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[This essay was funded by my generous Patreon supporters. If you liked this and want to see more, please consider joining the crew!]

The other day, a friend in a Guilty Gear group mentioned that he was looking into coding bootcamps because he wanted to take his career in a different direction, and I wished him well. I don’t meet many fighting game players in software engineering, but many of my fighting game friends have successfully executed that combo before, and I think that’s in part because the bootcamp methods are fairly compatible with fighting game learning mentalities: Learn these concepts, learn these frameworks, ask lots of questions until you get it, here’s how you prepare for interviews, good luck, go get that money. …


[This essay was funded by my generous Patreon supporters. If you liked this and want to see more, please consider joining the crew!]

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Normally I treat New Year’s Day as a welcome opportunity to reflect on the work of the last year, sort through what worked and what didn’t, and determine what I’ll do to change course for the next year. However, when I look back on 2020, I don’t think I’d do anything differently. I’m incredibly happy with the work we did.

My office cleared out in early March, about a week or two in advance of NorCal’s regional lockdown, due to a coronavirus exposure in one of our office neighbors. I remember packing up my work PC, pulling down some last minute files off the network, and heading off to run WNF Oakland Guilty Gear. That weekend, we met up at Gamecenter to run the last in-person Caliburst of 2020. After the brackets were over, someone accidentally touched the last slice of pizza, and no one else would eat it. …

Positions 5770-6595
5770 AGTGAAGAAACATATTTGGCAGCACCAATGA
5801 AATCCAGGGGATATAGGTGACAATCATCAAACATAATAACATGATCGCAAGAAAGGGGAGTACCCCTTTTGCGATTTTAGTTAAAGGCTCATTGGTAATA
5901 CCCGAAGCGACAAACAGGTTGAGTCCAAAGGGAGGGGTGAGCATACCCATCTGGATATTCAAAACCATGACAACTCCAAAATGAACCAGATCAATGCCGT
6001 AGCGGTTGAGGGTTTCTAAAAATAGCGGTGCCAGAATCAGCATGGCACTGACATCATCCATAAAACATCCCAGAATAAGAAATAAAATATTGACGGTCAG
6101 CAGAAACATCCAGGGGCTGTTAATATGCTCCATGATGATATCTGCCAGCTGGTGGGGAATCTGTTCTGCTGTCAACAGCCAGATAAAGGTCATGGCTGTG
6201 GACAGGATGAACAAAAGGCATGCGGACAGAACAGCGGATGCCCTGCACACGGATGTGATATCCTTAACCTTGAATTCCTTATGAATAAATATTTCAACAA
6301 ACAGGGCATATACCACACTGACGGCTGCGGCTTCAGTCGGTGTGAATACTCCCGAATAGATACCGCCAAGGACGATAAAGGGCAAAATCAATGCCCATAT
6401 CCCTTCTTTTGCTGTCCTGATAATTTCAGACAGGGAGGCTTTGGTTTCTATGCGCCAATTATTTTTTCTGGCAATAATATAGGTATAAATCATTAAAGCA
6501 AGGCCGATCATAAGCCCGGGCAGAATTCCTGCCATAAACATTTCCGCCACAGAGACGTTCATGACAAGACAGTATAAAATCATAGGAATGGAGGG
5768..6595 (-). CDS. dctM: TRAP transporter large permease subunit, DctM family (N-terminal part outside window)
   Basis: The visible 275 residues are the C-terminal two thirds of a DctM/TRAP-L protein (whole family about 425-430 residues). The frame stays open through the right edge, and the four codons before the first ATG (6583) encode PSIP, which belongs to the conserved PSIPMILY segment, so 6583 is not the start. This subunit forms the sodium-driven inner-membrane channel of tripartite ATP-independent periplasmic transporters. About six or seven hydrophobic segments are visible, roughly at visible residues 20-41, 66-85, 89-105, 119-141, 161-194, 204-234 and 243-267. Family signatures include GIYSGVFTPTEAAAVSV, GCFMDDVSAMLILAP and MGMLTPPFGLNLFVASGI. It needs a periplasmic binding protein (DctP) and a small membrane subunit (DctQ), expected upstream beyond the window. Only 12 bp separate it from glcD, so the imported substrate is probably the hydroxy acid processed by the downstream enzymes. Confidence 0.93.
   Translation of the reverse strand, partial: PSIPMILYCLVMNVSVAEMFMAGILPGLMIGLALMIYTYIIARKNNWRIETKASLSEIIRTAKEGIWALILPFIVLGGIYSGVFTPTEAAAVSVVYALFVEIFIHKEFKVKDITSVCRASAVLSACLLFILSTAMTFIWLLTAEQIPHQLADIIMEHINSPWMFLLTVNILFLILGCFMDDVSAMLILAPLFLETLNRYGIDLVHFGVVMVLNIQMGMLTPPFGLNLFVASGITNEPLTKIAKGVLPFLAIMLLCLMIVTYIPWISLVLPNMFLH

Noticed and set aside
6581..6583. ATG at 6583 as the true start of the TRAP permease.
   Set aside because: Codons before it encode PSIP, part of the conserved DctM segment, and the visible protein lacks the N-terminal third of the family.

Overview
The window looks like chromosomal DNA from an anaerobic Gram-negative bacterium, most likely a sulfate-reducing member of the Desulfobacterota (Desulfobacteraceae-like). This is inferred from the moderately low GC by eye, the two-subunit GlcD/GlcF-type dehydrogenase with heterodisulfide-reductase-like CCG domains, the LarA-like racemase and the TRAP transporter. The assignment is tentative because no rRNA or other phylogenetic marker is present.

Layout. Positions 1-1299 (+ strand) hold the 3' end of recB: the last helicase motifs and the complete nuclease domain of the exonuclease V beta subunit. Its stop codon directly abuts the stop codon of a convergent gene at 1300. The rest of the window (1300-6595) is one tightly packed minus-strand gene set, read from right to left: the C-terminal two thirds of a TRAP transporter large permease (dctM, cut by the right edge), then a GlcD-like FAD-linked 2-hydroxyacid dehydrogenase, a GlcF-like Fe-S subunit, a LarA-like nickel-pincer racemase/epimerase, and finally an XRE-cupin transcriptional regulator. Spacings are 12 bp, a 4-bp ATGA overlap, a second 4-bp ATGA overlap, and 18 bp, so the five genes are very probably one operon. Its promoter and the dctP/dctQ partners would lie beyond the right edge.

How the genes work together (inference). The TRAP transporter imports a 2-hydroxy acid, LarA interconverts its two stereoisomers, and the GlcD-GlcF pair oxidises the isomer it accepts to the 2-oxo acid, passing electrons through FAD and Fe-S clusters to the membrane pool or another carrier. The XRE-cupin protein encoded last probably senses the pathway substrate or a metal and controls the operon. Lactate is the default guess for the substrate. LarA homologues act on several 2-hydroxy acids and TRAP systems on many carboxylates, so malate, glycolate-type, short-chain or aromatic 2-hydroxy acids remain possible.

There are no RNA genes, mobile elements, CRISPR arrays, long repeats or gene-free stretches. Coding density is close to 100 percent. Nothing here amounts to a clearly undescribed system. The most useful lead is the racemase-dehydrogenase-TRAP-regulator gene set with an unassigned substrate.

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[This essay was funded by my generous Patreon supporters. If you liked this and want to see more, please consider joining the crew!]

People who play fighting games are embarking on their own martial arts journey, but the games themselves don’t provide the tools, people, concepts, or culture needed to sustain our health and motivation through that journey. I’m writing this essay to explain the concept of sparring, and how it’s distinct from serious competitive matches, so that all players old and new can level up their learning mindset.

The limits of fantasy


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[This essay was funded by my generous Patreon supporters. If you liked this and want to see more, please consider joining the crew!]

“Build your self-confidence!”

This is one of the most common marketing lines used to sell people on signing up for a martial arts program, especially during the days of The Karate Kid (you know, the Cobra Kai prequel). Back then it seemed like every school-age child was enrolled in some kind of afterschool program meant to impart upon them the values of practice and discipline by punching the air a lot and breaking some boards.

The funny thing is that they did build self-confidence, even though it often had nothing to do with the actual combat efficacy of its practitioners. …